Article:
“Midwifery: Preparation for Practice” by Sally Pairman, Sally K. Tracy, Carol Thorogood, Jan Pincombe
from Midwifery: Preparation for Practice
by Sally Pairman, Sally K. Tracy, et. al.
Elsevier Health Sciences, 2011

Energy requirements during the pregnancy are highest in the middle (from 10 to 30 weeks) when maternal fat stores are being assimilated.

“Anatomy and Physiology for Midwives E-Book” by Jane Coad, Melvyn Dunstall
from Anatomy and Physiology for Midwives E-Book
by Jane Coad, Melvyn Dunstall
Elsevier Health Sciences, 2011

To assess the nutritional needs and status of the pregnant woman, her pattern of weight gain, prepregnancy body mass index (BMI), daily activities, and dietary intake should be evaluated throughout the pregnancy.

“Manual of High Risk Pregnancy and Delivery E-Book” by Elizabeth S. Gilbert
from Manual of High Risk Pregnancy and Delivery E-Book
by Elizabeth S. Gilbert
Elsevier Health Sciences, 2010

The following are not recommended: calorie restriction in overweight women during pregnancy, weight maintenance in obese women during pregnancy, antihypertensive therapy specifically to prevent pre-eclampsia, and vitamins C and E (14, 15).

“Oxford Textbook of Obstetrics and Gynaecology” by Sabaratnam Arulkumaran, William Ledger, Stergios Doumouchtsis, Lynette Denny
from Oxford Textbook of Obstetrics and Gynaecology
by Sabaratnam Arulkumaran, William Ledger, et. al.
Oxford University Press, 2019

Obesity during pregnancy increases the risk of hypertension, preeclampsia, neural tube defects, and need for caesarean section.

“Clinical Handbook of Schizophrenia” by Kim T. Mueser, Dilip V. Jeste
from Clinical Handbook of Schizophrenia
by Kim T. Mueser, Dilip V. Jeste
Guilford Publications, 2008

Therefore all pregnant women, including those that are overweight or obese, should have a preconception visit to their obstetrical care provider to assess health status; evaluate physical, emotional, and nutritional readiness for pregnancy; and allow for modification of potential risk factors and behaviors (CDC, 2006).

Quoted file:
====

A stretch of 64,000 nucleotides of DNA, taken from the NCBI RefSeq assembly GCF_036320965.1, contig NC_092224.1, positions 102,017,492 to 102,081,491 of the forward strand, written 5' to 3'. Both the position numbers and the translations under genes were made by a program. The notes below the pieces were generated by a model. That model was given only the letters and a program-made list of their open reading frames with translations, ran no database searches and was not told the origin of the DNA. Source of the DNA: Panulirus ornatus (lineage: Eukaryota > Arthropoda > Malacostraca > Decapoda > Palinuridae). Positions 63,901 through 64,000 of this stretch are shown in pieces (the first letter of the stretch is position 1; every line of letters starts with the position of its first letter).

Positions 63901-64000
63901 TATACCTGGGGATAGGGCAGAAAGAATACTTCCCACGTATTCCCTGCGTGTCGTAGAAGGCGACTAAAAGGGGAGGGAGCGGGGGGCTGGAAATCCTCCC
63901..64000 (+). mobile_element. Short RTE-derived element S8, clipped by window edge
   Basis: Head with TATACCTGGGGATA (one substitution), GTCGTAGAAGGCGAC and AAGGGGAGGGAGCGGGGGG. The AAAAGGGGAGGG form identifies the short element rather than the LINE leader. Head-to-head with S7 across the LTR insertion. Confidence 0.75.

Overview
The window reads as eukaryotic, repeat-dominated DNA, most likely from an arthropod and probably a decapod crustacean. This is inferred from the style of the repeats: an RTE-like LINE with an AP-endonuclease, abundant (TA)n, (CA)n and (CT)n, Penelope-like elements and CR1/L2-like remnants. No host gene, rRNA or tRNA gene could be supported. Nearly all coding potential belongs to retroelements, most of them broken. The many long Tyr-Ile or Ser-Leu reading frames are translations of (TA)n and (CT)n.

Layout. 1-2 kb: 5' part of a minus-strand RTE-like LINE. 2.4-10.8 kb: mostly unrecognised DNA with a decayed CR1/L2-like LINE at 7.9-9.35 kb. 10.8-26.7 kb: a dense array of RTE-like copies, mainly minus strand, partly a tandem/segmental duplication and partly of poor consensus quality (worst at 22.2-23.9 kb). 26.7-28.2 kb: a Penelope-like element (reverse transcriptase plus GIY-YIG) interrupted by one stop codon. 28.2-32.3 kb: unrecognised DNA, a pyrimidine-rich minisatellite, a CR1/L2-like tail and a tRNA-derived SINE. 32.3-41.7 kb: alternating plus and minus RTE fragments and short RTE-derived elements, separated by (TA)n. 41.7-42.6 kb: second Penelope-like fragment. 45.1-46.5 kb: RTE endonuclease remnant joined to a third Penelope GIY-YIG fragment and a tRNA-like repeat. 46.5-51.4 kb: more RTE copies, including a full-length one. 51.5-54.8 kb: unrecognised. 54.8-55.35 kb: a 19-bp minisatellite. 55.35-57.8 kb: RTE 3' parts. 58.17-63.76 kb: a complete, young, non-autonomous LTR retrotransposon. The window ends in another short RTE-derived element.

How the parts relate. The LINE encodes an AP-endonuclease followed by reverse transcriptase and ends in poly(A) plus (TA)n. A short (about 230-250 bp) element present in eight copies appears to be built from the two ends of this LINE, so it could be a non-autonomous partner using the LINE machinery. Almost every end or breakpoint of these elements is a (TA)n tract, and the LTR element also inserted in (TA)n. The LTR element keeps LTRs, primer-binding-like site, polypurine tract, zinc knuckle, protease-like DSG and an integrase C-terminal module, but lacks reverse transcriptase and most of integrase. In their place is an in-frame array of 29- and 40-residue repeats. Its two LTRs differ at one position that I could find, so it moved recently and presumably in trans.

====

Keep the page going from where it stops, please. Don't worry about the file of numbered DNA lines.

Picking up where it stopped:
“AWHONN's Perinatal Nursing” by Kathleen R. Simpson
from AWHONN’s Perinatal Nursing
by Kathleen R. Simpson
Wolters Kluwer Health, 2013

At that time, a common practice was to restrict weight gain during pregnancy with the aim of preventing toxemia, difficult births and maternal obesity.

“Handbook of Anthropometry: Physical Measures of Human Form in Health and Disease” by Victor R. Preedy
from Handbook of Anthropometry: Physical Measures of Human Form in Health and Disease
by Victor R. Preedy
Springer New York, 2012

Obese pregnant women should be counseled on the risks associated with maternal obesity, and excessive weight gain during pregnancy is discussed at each prenatal visit (ACOG, 2013c).

“Foundations of Maternal-Newborn and Women's Health Nursing E-Book” by Sharon Smith Murray, Emily Slone McKinney
from Foundations of Maternal-Newborn and Women’s Health Nursing E-Book
by Sharon Smith Murray, Emily Slone McKinney
Elsevier Health Sciences, 2017

Oktay Kutluk

Kutluk Oktay, MD, FACOG is one of the world's foremost experts in fertility preservation as well as ovarian stimulation and in vitro fertilization for infertility treatments. He developed and performed the world's first ovarian transplantation procedures as well as pioneered new ovarian stimulation protocols for embryo and oocyte freezing for breast and endometrial cancer patients.

Mail: [email protected]
Telephone: +1 (877) 492-3666

Biography: https://medicine.yale.edu/profile/kutluk_oktay/
Bibliography: oktay_bibliography

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3 comments

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  • Hi there, I want to know if Custokebon Secrets, will really work for me? I see lots of people keep on talking about this popular lose weight secrets.

  • Thank you for this great interview. I am pregnant with baby #3 with a bmi of 30. I’ve been watching calories and carbs, and eating whole foods so far. I’m also walking a lot. I was beginning to run pre pregnancy, but have switched to long distance walking. So far have unintentionally lost a little weight this 1st trimester. Hoping to keep weight gain very low for this baby.

  • What pisses me off is that these “doctors” NEVER mention that you could be of “normal” weight and still have fertility issues. They save it for us fat folks. So annoying����